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  • appeal
  • 1959-11-06
  • GLR 365-367
  • Print



Criminal procedure?-Trial with assessors?-Judge's omission to write judgment?-Conviction vitiated


Kofi Adade was charged with child-stealing, and was tried by Mr. Commissioner Christian, sitting with Assessors. At the close of the case for the defence the learned Commissioner made the following note on his record:Crown:"I am not exercising my right to address."Accused is invited to correlate the evidence in his defence."I am innocent and request to be discharged."The Court sums up to the Assessors.Opinion - Blankson - "The accused is guilty." Amonoo - ditto- Ewusi-Emmin - ditto-Crown:"There is no record of any previous convictions."By Court: C/A four years imprisonment with hard labour."The learned Commissioner had thus omitted to write his reasoned (or any) judgment (Criminal Procedure Code, sec. 300(2)), had omitted to call on the accused before passing sentence (sec. 301), and had passed sentence without having convicted the accused (sec. 300(3)), unless "C/A" is meant to convey "I convict the accused as charged."Kofi Adade appealed to the Court of Appeal, though not on these grounds (Crim. App. No. 33/1959). [p.366]



(His lordship stated the facts and the grounds of appeal, and continued:-)

In our view, there is evidence on record upon which the Court might reasonably have convicted the appellant of the offence for which he was arraigned before it. We have, however, been obliged to allow the appeal by reason of errors which are apparent on the record, and which vitiate the conviction and the sentence imposed upon the appellant by the learned Commissioner of Assize and Civil Pleas.

This was a trial with assessors, and there is an essential difference between trial by a court with the aid of assessors, and trial by a court with a jury. Assessors are merely required to give their opinions to the Judge, who must thereafter pronounce his own verdict whether the accused is guilty or not guilty, irrespective of what opinions the assessors may have expressed. Thus Section 277 of the Criminal Procedure Code provides:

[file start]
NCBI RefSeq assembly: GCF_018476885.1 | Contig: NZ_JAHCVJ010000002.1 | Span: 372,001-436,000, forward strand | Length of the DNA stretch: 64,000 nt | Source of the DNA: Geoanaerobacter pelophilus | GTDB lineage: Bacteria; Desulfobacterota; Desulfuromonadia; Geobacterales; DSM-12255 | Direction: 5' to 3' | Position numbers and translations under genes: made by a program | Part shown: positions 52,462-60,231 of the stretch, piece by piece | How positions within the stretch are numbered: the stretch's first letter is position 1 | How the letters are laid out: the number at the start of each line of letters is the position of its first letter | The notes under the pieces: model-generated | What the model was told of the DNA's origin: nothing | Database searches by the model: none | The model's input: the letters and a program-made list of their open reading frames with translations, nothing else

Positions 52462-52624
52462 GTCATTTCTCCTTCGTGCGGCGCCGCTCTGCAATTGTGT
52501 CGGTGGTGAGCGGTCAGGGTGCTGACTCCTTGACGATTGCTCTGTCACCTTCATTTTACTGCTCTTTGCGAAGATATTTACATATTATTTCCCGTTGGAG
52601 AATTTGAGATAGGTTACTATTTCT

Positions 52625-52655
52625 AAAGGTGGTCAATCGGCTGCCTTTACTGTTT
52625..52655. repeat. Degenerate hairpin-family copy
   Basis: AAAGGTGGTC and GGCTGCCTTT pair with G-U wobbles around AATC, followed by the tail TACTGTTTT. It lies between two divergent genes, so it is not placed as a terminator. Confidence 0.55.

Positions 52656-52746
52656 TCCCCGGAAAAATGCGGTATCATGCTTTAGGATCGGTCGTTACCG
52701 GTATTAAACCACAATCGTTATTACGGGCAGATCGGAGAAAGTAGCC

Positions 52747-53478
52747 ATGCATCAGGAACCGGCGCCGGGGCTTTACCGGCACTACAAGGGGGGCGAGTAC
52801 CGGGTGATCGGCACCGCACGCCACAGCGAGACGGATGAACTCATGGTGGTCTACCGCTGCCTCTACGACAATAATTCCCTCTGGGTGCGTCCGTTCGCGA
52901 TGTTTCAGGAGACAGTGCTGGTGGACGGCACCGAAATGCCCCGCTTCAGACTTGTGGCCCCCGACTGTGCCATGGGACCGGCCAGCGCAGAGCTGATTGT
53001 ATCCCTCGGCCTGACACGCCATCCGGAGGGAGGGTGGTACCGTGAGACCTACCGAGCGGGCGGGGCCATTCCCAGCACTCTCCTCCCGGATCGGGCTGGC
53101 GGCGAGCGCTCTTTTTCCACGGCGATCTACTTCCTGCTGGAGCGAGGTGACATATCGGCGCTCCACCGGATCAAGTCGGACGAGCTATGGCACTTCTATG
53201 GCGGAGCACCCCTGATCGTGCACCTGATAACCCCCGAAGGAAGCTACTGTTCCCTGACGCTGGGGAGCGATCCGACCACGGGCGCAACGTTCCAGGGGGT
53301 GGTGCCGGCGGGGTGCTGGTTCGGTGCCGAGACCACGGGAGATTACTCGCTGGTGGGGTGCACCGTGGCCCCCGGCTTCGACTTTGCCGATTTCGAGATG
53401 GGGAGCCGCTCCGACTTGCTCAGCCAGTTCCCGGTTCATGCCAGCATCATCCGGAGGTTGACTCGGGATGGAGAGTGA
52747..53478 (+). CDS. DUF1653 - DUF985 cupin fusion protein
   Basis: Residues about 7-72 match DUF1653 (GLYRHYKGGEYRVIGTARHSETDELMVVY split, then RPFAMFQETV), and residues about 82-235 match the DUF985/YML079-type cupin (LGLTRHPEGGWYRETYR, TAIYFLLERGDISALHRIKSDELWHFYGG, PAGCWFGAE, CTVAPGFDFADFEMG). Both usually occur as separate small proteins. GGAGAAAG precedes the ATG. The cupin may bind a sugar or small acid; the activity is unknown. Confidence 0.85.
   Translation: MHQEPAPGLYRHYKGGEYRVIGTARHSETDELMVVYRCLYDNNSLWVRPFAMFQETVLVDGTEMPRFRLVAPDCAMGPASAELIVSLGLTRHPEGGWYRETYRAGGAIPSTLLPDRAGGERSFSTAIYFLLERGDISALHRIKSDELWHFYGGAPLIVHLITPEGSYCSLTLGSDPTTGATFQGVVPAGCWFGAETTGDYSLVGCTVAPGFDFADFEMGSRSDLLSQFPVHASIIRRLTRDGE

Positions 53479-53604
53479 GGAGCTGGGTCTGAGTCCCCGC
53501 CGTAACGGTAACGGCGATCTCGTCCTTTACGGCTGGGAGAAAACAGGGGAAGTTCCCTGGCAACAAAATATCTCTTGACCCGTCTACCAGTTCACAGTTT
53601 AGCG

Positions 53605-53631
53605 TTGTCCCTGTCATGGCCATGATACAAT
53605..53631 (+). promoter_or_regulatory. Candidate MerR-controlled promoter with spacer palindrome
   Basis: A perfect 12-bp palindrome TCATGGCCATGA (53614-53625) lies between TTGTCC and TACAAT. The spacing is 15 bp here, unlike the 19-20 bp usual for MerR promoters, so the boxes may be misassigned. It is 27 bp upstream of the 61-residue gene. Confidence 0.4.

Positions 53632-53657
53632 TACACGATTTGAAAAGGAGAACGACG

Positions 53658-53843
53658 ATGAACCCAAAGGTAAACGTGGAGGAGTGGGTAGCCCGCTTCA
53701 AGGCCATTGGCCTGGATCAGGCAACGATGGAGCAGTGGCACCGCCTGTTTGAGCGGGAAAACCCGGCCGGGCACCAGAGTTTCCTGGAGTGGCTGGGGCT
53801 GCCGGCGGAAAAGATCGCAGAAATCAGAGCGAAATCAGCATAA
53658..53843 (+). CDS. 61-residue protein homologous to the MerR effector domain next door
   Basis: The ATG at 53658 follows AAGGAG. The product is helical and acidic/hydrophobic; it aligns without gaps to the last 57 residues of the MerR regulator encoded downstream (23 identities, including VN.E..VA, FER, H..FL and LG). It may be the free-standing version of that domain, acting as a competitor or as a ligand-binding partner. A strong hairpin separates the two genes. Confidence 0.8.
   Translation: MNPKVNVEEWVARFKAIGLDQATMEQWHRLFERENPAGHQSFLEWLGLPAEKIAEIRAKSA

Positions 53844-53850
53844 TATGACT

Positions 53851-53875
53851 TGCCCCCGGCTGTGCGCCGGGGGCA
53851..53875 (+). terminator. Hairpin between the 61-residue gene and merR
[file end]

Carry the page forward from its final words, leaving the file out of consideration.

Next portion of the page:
"The opinion of each assessor shall be given orally, and shall be recorded in writing by the Court, but the decision shall be vested exclusively in the Judge. Any assessor dissenting from any decision of the Court may have his dissent and the grounds thereof recorded in the minutes."

In a trial by a court with a jury, on the other hand, it is the jury who pronounce the verdict of guilty or not guilty, and the Judge is thereafter required by law merely to record the verdict of the jury, and proceed either to convict or acquit as the case may be in accordance with that verdict. It follows that in a trial by a court with a jury, the Judge is not required to write any judgment stating the reasons for the decision. [p.367]

It is clear, however, that in a trial by a court with the aid of assessors, where the Judge is required to pronounce his verdict irrespective of what the opinions of the assessors may be, the Judge must write a judgment stating his reasons for whatever conclusion he reaches upon the evidence adduced before him. Thus section 300 of the Criminal Procedure Code provides in mandatory terms as follows:-

"300(1) When, in a case tried with assessors, the case on both sides is closed, the Judge may sum up the evidence for the prosecution and the defence, and shall then require each of the assessors to state his opinion orally, and shall record such opinion.

"(2) The Judge shall then give judgment, and in so doing shall not be bound to conform with the opinions of the assessors, but he shall record his judgment in writing and in every case such judgment shall contain the point or points for determination, the decision thereon and the reasons for the decision, and shall be dated and signed by the Judge at the time of pronouncing it.

"(3) If the accused person is convicted, the Judge shall pass sentence on him according to law."

In the instant case, it will be observed, from the portion of the record quoted, that the learned Commissioner of Assize and Civil Pleas who presided at the trial failed to give a verdict as is required by law, nor did he write a judgment stating his reasons for rejecting the defence. He in fact accepted the opinions of the assessors as if they had been the verdict of a jury, and he did not in any way comply with Sec.300 of the Criminal Procedure Code.


For these reasons we allowed this appeal, quashed the conviction, acquitted and discharged the appellant

Plaintiff / Appellant

Appellant in person

Defendant / Respondent



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